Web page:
The Best Probiotic Supplements in 2020, According to a Doctor and Dietitian
Whether you’re dealing with GI issues or just finished a round of antibiotics, you’ve probably thought about taking a probiotic supplement. The friendly bacteria are essential for a happy gut and play a pretty big role in good health overall. So even if you try to get your fill by eating yogurt, popping a pill might seem like smart extra insurance. And it can be, as long as you know what to look for and manage your expectations accordingly.
What are probiotics, exactly?
Probiotic bacteria work to keep the community of microorganisms in your gut—and throughout the rest of your body—in a healthy, balanced state. These bugs play a key role in digestion, keeping bad bacteria at bay, and regulating the immune system, according to the National Center for Complementary and Integrative Health. We get them primarily from eating fiber-rich foods, which promote the growth of the friendly bacteria, as well as from fermented foods like yogurt, tempeh, and sauerkraut. But you can also get them from supplements.
What a probiotic supplement can (and can’t) do for you
Probiotic bacteria do important jobs to keep your body functioning at its best. “The last several years have seen an explosion of research on the importance of the microbiome and the many health benefits associated with a balanced one. Probiotic supplements offer a way to help maintain this balance,” says NYU Langone Health gastroenterologist Roshini Rajapaksa, M.D. In other words, they might serve as a sort of insurance to support your overall health, particularly if you don’t eat a lot of fiber or fermented foods.
As for addressing specific health issues? Recently, the American Gastroenterological Association (AGA) approved the use of probiotic supplements to prevent nasty bacterial infections like C. difficile in adults taking antibiotics. “Just one round of antibiotics can negatively alter your gut microbiome for up to a year, because good bacteria are killed off when the illness-causing bacteria are killed,” says Frances Largeman-Roth, R.D.N., nutrition expert and author of Smoothies & Juices: Prevention Healing Kitchen. “Taking a probiotic supplement can help restore the balance of good bacteria in the gut.”
A growing body of evidence also suggests that probiotics can play a role in improving digestion and decreasing bloating (particularly in those with gastrointestinal disorders), improving immune function, promoting healthy blood sugar, and fighting acne and skin inflammation. Some studies have even demonstrated a link between probiotics and mood disorders like depression.
That said, there aren’t any guarantees. “The research is evolving, so looking to probiotics as a ‘cure’ for a disease is probably premature,” Dr. Rajapaksa says. “If you’re looking to treat a medical condition it’s best to use probiotics under the guidance of your doctor.”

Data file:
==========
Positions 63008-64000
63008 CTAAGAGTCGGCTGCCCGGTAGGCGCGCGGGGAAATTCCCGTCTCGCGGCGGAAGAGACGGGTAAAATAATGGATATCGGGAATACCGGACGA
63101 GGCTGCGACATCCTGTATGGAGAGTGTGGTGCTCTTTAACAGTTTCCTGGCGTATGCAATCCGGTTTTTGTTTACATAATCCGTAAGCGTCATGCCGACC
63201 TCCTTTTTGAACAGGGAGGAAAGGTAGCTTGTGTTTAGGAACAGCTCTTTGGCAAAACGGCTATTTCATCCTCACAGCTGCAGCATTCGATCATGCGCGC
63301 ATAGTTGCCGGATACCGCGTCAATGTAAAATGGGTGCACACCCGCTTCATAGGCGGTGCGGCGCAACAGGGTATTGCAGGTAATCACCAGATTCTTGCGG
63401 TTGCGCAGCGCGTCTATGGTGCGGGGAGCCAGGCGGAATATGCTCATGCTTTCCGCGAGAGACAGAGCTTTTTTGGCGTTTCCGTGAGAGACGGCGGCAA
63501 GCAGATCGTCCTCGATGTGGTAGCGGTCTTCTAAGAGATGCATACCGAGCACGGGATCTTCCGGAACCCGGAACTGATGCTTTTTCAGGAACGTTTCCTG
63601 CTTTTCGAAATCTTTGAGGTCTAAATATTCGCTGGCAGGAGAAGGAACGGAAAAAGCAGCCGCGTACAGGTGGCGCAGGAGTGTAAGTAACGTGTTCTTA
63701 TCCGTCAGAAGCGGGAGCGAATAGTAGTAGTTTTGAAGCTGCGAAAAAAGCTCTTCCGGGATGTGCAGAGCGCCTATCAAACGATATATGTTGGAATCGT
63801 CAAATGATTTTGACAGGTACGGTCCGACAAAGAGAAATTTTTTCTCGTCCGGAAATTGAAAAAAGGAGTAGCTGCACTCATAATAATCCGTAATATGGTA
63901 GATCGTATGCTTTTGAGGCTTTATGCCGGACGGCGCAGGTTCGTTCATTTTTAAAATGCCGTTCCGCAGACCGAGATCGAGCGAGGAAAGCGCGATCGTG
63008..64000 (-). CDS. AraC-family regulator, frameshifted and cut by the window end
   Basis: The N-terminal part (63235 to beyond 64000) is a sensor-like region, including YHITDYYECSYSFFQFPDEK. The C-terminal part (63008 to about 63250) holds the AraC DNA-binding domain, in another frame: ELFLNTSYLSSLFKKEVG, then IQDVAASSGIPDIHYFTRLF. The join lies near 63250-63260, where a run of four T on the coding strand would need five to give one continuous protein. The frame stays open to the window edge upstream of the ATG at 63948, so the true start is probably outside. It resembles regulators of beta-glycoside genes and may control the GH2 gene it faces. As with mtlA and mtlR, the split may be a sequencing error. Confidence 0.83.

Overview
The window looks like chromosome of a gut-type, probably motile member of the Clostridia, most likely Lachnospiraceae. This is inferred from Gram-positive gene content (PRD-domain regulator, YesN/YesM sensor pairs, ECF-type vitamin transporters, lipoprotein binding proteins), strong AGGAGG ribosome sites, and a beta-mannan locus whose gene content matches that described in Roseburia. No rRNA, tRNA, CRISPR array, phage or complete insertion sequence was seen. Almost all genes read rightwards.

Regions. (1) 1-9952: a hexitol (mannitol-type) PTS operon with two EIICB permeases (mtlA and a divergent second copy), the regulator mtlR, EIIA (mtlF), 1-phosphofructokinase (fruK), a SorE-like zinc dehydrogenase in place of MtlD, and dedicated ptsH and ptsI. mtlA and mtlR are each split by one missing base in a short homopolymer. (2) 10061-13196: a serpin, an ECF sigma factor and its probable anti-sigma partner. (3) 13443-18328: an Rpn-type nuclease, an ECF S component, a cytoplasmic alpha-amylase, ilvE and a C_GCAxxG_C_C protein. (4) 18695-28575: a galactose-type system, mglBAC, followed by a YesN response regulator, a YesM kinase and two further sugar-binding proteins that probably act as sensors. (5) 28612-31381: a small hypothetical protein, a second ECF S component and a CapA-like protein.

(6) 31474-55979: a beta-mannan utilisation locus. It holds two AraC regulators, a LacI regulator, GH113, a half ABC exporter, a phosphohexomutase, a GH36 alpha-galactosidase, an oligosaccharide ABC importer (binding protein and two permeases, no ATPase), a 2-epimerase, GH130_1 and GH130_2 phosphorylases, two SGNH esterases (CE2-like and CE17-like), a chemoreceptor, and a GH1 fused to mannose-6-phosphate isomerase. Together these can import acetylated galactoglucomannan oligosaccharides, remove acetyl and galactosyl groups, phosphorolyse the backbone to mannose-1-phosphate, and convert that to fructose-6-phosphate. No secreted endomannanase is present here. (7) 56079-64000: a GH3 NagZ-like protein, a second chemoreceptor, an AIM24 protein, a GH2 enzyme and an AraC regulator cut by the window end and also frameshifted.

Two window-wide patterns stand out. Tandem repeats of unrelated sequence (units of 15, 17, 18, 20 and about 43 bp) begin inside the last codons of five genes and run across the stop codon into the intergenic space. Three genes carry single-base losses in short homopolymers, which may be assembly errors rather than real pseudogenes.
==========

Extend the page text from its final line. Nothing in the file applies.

How to find the best probiotic supplement
As with other dietary supplements, probiotics don’t need to be tested or approved by the FDA before hitting the shelves. That means it’ll take a little bit of savvy on your part to find a quality option. Some tips to keep in mind:
Seek out the right bacteria: If you want a probiotic for overall health support, look for supplements containing well researched strains. Lactobacillus, Bifidobacterium, or Saccharomyces boulardii have been studied the most, Dr. Rajapaksa says. If you’re trying to address a specific health concern, you’ll want to seek out a probiotic that’s been studied for that issue. Ask your doctor about strains that have been shown to be helpful.
Pay attention to the CFUs: The number of colony-forming units, or CFUs, can tell you how many probiotics you’re getting per dose, Dr. Rajapaksa says. There’s no official recommendation for how many CFUs you need, but most supplements contain between five and 10 billion per dose, Harvard Health experts say.
Look for a few key extras: A good supplement has time-release technology and delivers a dose of prebiotics—fibers that act as food for probiotic bacteria. “The time-release technology ensures the probiotic reaches your intestine and the prebiotic component aids in absorption,” says Dr. Rajapaksa.
Make sure it’s been stored correctly: A supplement doesn’t necessarily have to be refrigerated in order to be legit. “If the product was freeze-fried, it’s heat stable and can be stored at room temperature,” Largeman-Roth says. But if you’re buying a probiotics that’s labeled as heat-dried, it definitely needs to be in the cold-box. “Make sure that it was stored properly at the store,” she notes. Finally, take a look at the use-by date to confirm that you’ll be able to use up the bottle before it expires.
Look for third-party verification: Look for a seal of approval from a third-party certification program like Consumer Lab, NSF International, or the US Pharmacopeial Convention (USP). That ensures the product has been tested for quality, purity, and potency—plus that it actually contains the ingredients it claims (and no hidden extras).